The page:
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<rekado>I just added support for a top-level declaration of required packages <rekado>so a workflow file stat begins with (require-packages "foo" "bar" "baz") <rekado>…will be evaluated in an ad-hoc environment containing these extra packages <rekado>(the packages are looked up in the current guix inferior) <rekado>this actually works, so I’m pretty happy with it :) <rekado>oof, compiling the workflow down to scripts is pretty slow now. I’ll probably have to memoize inferior package lookups and group derivations and all that. <rekado_>zimoun: prompted by performance problems I just realized what always bothered me: GWL process templates are compiled to one script per instantiated process <rekado_>instead there should be *one* script per template which is invoked with different settings (one settings expression per instantiated process) <rekado_>with inferiors everything is quite a bit slower than before and with my test workflow the culprit is immediately obvious: we’re generating hundreds of scripts that are almost all identical <rekado_>I guess this means that I’ll work on this intermediate representation of a workflow sooner than I thought: each process will be compiled to a script (shared by process templates) and a settings alist. This should speed things up greatly. <zimoun>rekado_: ah, “memoize” is not enough? <rekado_>I probably also don’t do things efficiently enough, but regenerating almost the exact same thing over and over surely plays a part in that. <zimoun>I do not really have an idea about what these scripts look like. <zimoun>it is a problem of IO; writing on disk, right? <rekado_>the problem is talking to the inferior and the daemon. <rekado_>generating the scripts requires some communication over the inferior and the daemon, and that’s not very fast <rekado_>it’s also rather silly to only ever execute scripts without any arguments when we could easily reuse them by passing arguments instead <rekado_>the “payload” of each process is either a code snippet, an S-expression, or a G-expression. <rekado_>code snippets are “compiled” to simple strings, but whatever variables they refer to are embedded in the string <rekado_>this is why different instantiations of the same process template result in many different scripts — the payload differs in the embedded arguments <rekado_>so instead of embedding the arguments we can simply externalize them and let code snippets reference them from an external expression. <zimoun>you mean, it generates many many scripts from strings and these scripts are are then “compiled“. I miss concretly details because why this “compilation” requires inferior and daemon? This should happen at “run-time”, not “compile-time”. <rekado_>sorry, I’m using the term “compile” loosely <rekado_>when you run a workflow, it first evaluates the workflow file, which leads to a bunch of process values and a workflow value; those need to be converted into something that can actually be executed, which is done by process->script <zimoun>I see, generate all these gwl-*.scm is costly, right? <zimoun>yeah, IIUC, ’process->script’ should be called once and generates a “template”, then ’make-script’ should fill this template. That’s you mean, right? Somehow. <rekado_>there’s one gwl-trim_galore_pe.scm for every process made from a template trim_galore_pe <rekado_>contents are almost exactly the same — except that they operate on a different sample to trim <rekado_>instead of calling all these *different* scripts without arguments we should just call *one* script with different arguments <rekado_>no need to generate the same script more than once; generating a script also involves looking up packages and ensuring that they are built, so that’s really something that should be avoided (even though the store caches things, talking to the store costs time). <zimoun>yes. What I miss, using your example, is you would like 3 scripts (1 per name) or only one script? <rekado_>instead of calling “/bin/sh -c /gnu/store/aaaa…-gwl-trim_galore_pe.scm”, then “/bin/sh -c /gnu/store/bbbb…-gwl-trim_galore_pe.scm”, etc, I want “/bin/sh -c /gnu/store/just-one…-gwl-trim_galore_pe.scm '(configuration aaaa)'”, “/bin/sh -c /gnu/store/just-one…-gwl-trim_galore_pe.scm '(configuration bbbb)'” <rekado_>where '(configuration …)' is an S-expression containing all values that the script references by name. <rekado_>so we only compute /gnu/store/just-one…-gwl-trim_galore_pe.scm once and then reuse it with all the different configurations — one per actual process. <rekado_>I guess it’ll be clearer to see in the finished code :) <zimoun>Now, it is clear. :-) And I am guessing that “trim_galore_pe” is a function and the 6 processes are generated by this function, right? <zimoun>how to distinguish between 2 processes? The one really different, as trim_galore_pe and salmon_index, and the same with different arguments as trim_galore_pe. Based on process name? <rekado_>the difference is all their inputs, i.e. package inputs, the procedure (code snippet or s-expr), data inputs, etc. <rekado_>I just found another bottleneck when generating many scripts. The cache needs to know what outputs relate to what chain of processes, so it currently hashes the actual script files. <zimoun>Script would extract the “functional” part of the process, right? <zimoun>yeah, but these hashes should be fast, aren’t they? <rekado_>close to the bottom is the requested work to be performed: running htseq-count <rekado_>ah, bad example, because it’s not from a process template… <rekado_>now imagine dozens of these that only differ in the sample name <rekado_>the script above was generated with “sample” bound to “HBR_Rep1” <rekado_>if you’ve got 20 samples you’ll get 20 scripts that only differ in that one string. <zimoun>yeah, the “process” is a “function“ taking the ’sample’ argument, right? And “script” is this function applied to the argument, concretly. And instead you would like that the script should still be a “function” taking one argument, for instance “HBR_blabla“. <zimoun>Now, I totally understand your analogy with compilation for scripts. :-) <zimoun>Somehow, for one process applied to N samples, script is nouw a command and the (part of) workflow is ‘command1; command2; command3; …; commandN’ as with simple imperative language. And you would like instead that script is a function, i.e., the workflow becomes a sequence of calls: ’script args1; script args2; script args3; etc.’. Yeah, it totally makes sense. :-) <zimoun>and it scales really poorly. I am mean with 100 hundred samples… Maybe generating these scripts could be longer than running them. ;-) *zimoun has to go. See you! <rekado_>that’s exactly what I’ve been observing. It took a very long time to generate the scripts before *anything* was even run.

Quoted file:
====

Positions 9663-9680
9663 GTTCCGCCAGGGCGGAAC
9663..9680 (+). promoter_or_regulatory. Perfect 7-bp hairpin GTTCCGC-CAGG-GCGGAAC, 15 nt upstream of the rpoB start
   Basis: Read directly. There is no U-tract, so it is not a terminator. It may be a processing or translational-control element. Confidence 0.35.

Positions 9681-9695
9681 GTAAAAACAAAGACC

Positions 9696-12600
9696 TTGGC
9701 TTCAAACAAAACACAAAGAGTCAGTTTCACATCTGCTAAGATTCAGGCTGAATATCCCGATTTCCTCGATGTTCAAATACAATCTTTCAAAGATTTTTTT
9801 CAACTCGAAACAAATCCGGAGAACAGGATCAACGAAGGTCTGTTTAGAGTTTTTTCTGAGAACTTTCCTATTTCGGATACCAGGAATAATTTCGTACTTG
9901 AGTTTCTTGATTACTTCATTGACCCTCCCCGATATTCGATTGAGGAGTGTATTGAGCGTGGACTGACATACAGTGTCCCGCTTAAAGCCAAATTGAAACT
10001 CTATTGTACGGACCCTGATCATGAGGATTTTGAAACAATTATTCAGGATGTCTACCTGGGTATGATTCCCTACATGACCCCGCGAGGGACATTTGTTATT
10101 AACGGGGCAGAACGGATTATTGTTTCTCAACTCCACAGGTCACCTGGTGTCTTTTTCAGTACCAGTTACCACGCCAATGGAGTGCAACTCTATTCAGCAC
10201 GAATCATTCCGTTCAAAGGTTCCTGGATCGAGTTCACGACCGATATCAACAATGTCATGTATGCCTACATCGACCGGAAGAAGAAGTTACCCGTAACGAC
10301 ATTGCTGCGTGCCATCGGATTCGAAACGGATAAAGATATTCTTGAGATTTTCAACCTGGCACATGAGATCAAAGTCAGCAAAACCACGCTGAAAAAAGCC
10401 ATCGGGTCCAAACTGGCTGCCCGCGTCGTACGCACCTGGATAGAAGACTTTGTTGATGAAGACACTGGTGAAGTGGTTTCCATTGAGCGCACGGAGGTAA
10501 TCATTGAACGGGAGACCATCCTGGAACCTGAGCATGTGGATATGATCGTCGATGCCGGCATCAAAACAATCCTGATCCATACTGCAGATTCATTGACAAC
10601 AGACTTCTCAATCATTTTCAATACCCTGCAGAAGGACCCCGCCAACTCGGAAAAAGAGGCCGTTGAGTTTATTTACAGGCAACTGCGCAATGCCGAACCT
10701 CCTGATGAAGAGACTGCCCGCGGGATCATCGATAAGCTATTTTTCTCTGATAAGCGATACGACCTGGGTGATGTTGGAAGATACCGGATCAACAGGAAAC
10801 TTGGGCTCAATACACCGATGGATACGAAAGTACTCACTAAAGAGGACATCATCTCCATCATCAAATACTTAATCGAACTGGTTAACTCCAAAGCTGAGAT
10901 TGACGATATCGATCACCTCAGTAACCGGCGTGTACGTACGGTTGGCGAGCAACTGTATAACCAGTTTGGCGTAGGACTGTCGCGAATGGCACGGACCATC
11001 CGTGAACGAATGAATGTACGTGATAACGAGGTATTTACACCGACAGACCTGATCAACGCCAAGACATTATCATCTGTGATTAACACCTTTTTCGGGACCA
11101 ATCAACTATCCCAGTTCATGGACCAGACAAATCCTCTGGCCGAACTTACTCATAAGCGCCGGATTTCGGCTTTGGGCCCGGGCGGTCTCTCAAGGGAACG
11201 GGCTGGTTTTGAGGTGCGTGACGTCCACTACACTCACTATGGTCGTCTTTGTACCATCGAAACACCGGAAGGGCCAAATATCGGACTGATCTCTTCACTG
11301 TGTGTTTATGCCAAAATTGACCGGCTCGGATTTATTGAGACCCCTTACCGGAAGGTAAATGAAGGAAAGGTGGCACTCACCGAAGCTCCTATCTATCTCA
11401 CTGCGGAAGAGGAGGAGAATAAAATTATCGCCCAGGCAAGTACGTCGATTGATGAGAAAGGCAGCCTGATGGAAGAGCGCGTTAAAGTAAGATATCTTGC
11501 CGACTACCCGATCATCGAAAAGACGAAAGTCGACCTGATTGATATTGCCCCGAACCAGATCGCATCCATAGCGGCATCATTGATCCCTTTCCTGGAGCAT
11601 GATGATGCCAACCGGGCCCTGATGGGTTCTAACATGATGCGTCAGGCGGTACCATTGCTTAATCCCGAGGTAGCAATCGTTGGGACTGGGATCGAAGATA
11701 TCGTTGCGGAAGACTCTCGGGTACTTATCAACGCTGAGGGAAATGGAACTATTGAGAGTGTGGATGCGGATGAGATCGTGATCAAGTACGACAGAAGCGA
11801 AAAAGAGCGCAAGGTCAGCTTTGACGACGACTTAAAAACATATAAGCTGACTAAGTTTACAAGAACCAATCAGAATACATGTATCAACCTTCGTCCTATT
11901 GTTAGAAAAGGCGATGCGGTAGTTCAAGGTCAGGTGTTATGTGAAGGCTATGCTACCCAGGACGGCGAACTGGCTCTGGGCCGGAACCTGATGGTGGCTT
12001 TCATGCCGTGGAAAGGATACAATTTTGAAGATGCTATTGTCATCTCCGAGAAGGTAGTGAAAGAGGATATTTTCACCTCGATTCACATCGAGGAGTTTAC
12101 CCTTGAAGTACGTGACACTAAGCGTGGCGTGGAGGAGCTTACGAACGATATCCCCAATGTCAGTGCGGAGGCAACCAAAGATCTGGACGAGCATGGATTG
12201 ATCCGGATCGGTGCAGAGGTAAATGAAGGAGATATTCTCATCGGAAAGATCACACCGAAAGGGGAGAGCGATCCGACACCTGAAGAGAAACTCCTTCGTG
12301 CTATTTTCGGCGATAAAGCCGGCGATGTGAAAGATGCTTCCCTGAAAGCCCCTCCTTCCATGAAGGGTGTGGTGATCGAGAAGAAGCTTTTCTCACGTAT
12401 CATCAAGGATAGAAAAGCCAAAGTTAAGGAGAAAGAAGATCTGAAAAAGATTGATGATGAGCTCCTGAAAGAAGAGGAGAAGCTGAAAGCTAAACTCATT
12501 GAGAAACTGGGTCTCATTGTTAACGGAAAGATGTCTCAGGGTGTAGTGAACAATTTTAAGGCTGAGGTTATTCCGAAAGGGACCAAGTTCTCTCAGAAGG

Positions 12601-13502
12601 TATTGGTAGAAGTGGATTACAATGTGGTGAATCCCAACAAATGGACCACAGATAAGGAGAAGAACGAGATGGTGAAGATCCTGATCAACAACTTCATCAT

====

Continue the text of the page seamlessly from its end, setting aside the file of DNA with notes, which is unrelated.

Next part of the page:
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<zimoun>Sorry, I have mess up with IRC. :-) <civodul>PurpleSym: do you happen to know of a nice notebook example involving matplotlib and (say) numpy? <PurpleSym>(You’ll also find alot of notebooks that do *not* work any more…) <civodul>oh that one looks even nicer, thanks! <rekado_>hmm, so packages->manifest is pretty slow when it works with inferior packages <rekado_>I notice that inferior-eval-with-store creates a new temp directory and a connects to a temp socket each time it is called <zimoun>rekado_: each process are run in an inferior, right? <civodul>are you able to identify what's taking time? <zimoun>civodul: ah, let me guess… you are preparing Jupyter TPs. :-)